The DasKeyboard 4 Professional: Typing is Glorious

Disclaimer: This is a review from a customer and I have not been paid to glorify them. The keyboard really is this good.

In January 2015 (or maybe it was ’14. I’m not sure anymore), I picked up a first-gen Das Keyboard 4 Professional with Cherry MX Browns. I said “first generation” because they’ve come out with a redesign (the letters on the keycaps have been centered in the new version instead of the top left corner is the only difference in the pictures). It’s my first mechanical keyboard, and I’m glad I made the switch (pun intended).  As a high schooler living in the 21st century, typing on technology is becoming something extremely important and commonplace. A good keyboard, therefore, is a must – comfort is key to writing those long essays. It’s not limited to essays when I’m typing, too – I build stuff with computer words and collect treasure chests every so often.

How is it when writing?

The keys are magical. Seriously. They seem to be in the right place at the right time, all the time. The force required to send a keystroke on this keyboard seems to be less than my old keyboard (the good old Logitech wave with the cushion pads and the media control at the top). Even now, the keys feel the same as when I first bought them – they don’t seem to have gummed up like the old one has. Or maybe because I haven’t used it enough. It might be that as well. I’m not sure when I finally realized that I had adjusted to the different keys, but I can definitely say that I have – typing on the keyboards at school make me want to cry.

How is it when gaming?

The consensus, or at least the reputation, is that mechanical boards are for gamers. Not true – while I do occasionally fly around in fantasy worlds, I don’t consider myself a hardcore gamer. So while I can’t offer much in how this keyboard performs when it comes to gaming (there are no options for recording macros or whatnot to pull of those fancy tricks over and over again if that makes a difference), I can tell you that mechanical boards are NOT just for gamers. I have played Child of Light, the Floor is Jelly, and the Sun and Moon on this board, however, and my experience with the board in these games has been favorable.

All in all, the board itself types well.

The media keys do media things (last song, pause/play, next). Sometimes they’re a bit off – keypresses do not seem to be registered – and that’s something I think could be improved, but aside from that, the media keys work fine. The volume knob does its job, and every step can be felt. That’s a nice touch. The sleep button sends the computer to sleep (no surprise there), but the way that it’s flush against the rest of the board is a nice touch. It seems to not be in the way when it’s not required, so accidental pushes are avoided. The LED indicators are a bright, bright blue. Looking directly into them is not painful (though they are bright), but it’s angled so that you won’t have to. They don’t seem to fit with the board – the logo is red – but at this point, that’s just nitpicking. The two USB 3.0 ports function (though sometimes they are hard to find), and the NKRO (activated via SHIFT+MUTE) works as well. The LED indicator lights are supposed to flash a certain number of times to indicate NKRO on or off states on toggle, but the description does not accurately reflect my device when toggling.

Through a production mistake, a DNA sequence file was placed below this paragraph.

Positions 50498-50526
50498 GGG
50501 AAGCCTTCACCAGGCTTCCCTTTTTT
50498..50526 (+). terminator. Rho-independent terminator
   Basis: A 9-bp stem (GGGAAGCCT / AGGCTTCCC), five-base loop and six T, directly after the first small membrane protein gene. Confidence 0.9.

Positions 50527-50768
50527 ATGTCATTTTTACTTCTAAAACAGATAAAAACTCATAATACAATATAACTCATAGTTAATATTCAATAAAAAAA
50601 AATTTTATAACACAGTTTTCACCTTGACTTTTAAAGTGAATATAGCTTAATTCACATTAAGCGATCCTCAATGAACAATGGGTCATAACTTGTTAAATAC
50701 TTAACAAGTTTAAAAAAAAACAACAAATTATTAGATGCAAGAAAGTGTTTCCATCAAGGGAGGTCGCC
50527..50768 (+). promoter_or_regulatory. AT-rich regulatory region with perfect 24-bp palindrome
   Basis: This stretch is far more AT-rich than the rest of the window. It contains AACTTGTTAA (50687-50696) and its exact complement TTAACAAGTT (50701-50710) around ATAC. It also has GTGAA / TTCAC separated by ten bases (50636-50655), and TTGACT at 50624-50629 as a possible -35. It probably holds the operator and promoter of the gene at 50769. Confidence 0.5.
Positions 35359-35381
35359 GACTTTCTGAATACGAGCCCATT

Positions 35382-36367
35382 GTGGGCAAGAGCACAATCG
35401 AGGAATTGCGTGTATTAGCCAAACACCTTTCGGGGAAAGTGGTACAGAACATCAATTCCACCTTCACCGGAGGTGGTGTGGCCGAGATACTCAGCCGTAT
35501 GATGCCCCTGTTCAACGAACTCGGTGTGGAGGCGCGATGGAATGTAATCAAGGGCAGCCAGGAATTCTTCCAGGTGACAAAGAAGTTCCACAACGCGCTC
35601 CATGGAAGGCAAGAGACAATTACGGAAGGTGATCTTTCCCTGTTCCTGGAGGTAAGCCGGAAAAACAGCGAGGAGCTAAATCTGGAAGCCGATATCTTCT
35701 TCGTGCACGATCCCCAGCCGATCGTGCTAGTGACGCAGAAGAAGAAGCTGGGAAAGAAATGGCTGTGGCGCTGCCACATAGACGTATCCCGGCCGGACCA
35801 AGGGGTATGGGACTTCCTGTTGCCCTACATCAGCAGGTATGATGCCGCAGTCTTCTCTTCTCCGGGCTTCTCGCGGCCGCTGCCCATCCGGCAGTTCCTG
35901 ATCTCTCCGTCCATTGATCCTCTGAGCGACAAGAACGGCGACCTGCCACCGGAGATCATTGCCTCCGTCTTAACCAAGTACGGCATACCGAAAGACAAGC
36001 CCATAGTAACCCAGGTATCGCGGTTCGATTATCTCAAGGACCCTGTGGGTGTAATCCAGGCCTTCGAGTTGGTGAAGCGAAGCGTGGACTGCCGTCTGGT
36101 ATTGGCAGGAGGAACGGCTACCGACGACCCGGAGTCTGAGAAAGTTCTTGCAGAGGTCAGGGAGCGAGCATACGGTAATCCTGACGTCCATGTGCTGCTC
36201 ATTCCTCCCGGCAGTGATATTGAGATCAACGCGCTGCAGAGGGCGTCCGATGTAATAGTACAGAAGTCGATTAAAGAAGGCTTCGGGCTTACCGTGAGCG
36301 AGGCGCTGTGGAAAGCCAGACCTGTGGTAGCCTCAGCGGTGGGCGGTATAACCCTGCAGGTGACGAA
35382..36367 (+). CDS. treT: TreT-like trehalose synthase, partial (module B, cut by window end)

The board overall has a sturdy feel to it, owing to the weight, material, and appearance, probably. My rubber pads on the bottom of the board were not aligned properly, however, and this led to the board tilting when typing in various parts of the board. This was later fixed by applying a little rubber pad to the bottom of the rubber pad, to even it out.

The magnetic ruler that doubles as a footbar does its job as a footbar. It does not do its job as a ruler well, however – the markings and numbers are difficult to see, even under proper lighting conditions (daylight). Placing the ruler back after use is exactly what you expect – dependent on the surroundings. For me, it was slightly difficult owing to the fact that a higher platform was placed just in the way of the keyboard, making replacement difficult. The fact that it snapped into place thanks to the magnets, and that there are guides at the bottom of the board to place the ruler, made the process slightly easier.

The keyboard itself is fabulous, but the ruler is difficult to use due to the writing on the ruler being the same color as the ruler. It’s difficult to see the numbers and marks. This doesn’t merit taking away points from the board itself, though, which is an extremely wonderful piece of hardware for writing. Gamers beware – if backlighting and macros are things you absolutely require, you won’t find them on this board. If, however, you’re looking for a good solid board to last you through your ups and downs and long reports up the wazoo, this is a keyboard I’d definitely recommend.

TL;DR: Keyboard is good even after at least six months of use, but the uneven padding and almost unusable ruler is slightly disconcerting. The ports are fine, if not a bit hard to find once in a while. Some may be turned away from the lack of features, but this is where you ask yourself: what is truly necessary?


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